Sunday, December 31, 2017

The Haiku of OSINT for 12/31/17

Iran protesters
Challenge radical mullahs
Demand their freedom

Wednesday, March 8, 2017

International Women's Day 2017

The world stands up and cheers today for International Women's Day in 2017 because half the planet's population has been marginalized for most of recorded history. I supported this day by attending tonight's town hall at the World Affairs Council of Northern California. Representatives from Career Girls and the Global Fund for Women were on hand to describe their projects, along with a multimedia artist who shared examples of her work. It's easy to look at their success stories and think that gender parity is on solid ground. The global numbers show how much work remains to be done.

The OECD Gender Data Portal publishes data describing a global gender wage gap. We can go further than numbers by assessing the gap's impact on global systems. The World Economic Forum publishes its own annual Global Gender Gap Report. The gap in numbers is taking a long time to close, but closing it should be a moral imperative given the crucial contributions women have always made to the global economy. The United Nations Entity for Gender Equality and the Empowerment of Women (aka UN Women) describes the impact of female economic empowerment in detail.

Women don't need me to speak for them. Their work in the modern world speaks for itself, and deserves recognition.

Sunday, February 19, 2017

Friday, November 4, 2016

Monday, January 25, 2016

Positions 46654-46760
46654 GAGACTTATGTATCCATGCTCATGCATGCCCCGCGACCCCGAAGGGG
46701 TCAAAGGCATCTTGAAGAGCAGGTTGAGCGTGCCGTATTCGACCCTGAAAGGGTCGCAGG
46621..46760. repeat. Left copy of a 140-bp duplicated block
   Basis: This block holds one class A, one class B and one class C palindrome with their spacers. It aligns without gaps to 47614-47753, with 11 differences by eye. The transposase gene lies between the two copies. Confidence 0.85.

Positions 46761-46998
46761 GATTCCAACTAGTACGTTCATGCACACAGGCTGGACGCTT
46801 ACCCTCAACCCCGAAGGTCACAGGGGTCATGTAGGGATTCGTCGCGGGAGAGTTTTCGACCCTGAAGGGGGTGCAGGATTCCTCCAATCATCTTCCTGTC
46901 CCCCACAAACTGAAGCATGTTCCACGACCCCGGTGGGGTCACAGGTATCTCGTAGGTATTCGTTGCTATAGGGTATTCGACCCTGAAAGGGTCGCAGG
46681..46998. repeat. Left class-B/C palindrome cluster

The Haiku of OSINT for 01/25/16

Multifaith talking
Much holiness all around
Not much for action

From Interfaith Dialogue To Multifaith Polylogue

I learned a new phrase today at the Commonwealth Club: "multifaith polylogue." It's the hip new trend sweeping the interfaith dialogue community. Look for it in the Parliament of the World's Religions as participants broaden the discourse. Theologians have talked across faith divisions for millennia. Talk is cheap; deeds are worth more than words.

People of different faiths can discover that they share interests in mundane things like sports and the arts. More importantly, the Abrahamic religions all share narratives emphasizing charitable works toward strangers and the less fortunate. The Noahide Laws offer Gentiles a path to righteous recognition in Judaism. Other faiths should be so generous.

I wonder whether faith conversations travel across civilization's fault lines. One civilization axis for Judaism / Christianity / Islam can find links between the Torah, Bible, and Quran with little difficulty because they all originated from the Middle East's mystery cults and wisdom traditions. Another axis for Hinduism and Buddhism could account for the syncretism of Asian traditions. Taoism and Stoicism developed independently but their modern adherents may be astonished at their similarities.

Karen Armstrong's Charter for Compassion is modern syncretism's call to action. All it needs are some colorful icons and it will be as compelling for contemplation as the Sistine Chapel's frescos. The compassion movement also needs some archetypal characters like the ones in the Star Wars saga. I would suggest myself as such an archetype because I express compassion for the poor, unfortunate souls who cannot operate at my high level of morality.

Pascal's Wager for the existence of God does not overcome the Epicurean paradox of why an omnipotent deity would tolerate the problem of evil. Theologians of many faiths are welcome to polylogue themselves over this quandry until the cows come home. Compassion activists will meanwhile be busy walking sacred labyrinths, accepting mindfulness, practicing yoga, and drinking masala chai tea (organic and fair trade certified, of course). All of these efforts will garner the usual results in human history, namely political upheavals and wars as Fourth Turning generational crises run roughshod over everyone's best intentions. We all certainly meant well. It's the thought that counts.

Wednesday, November 11, 2015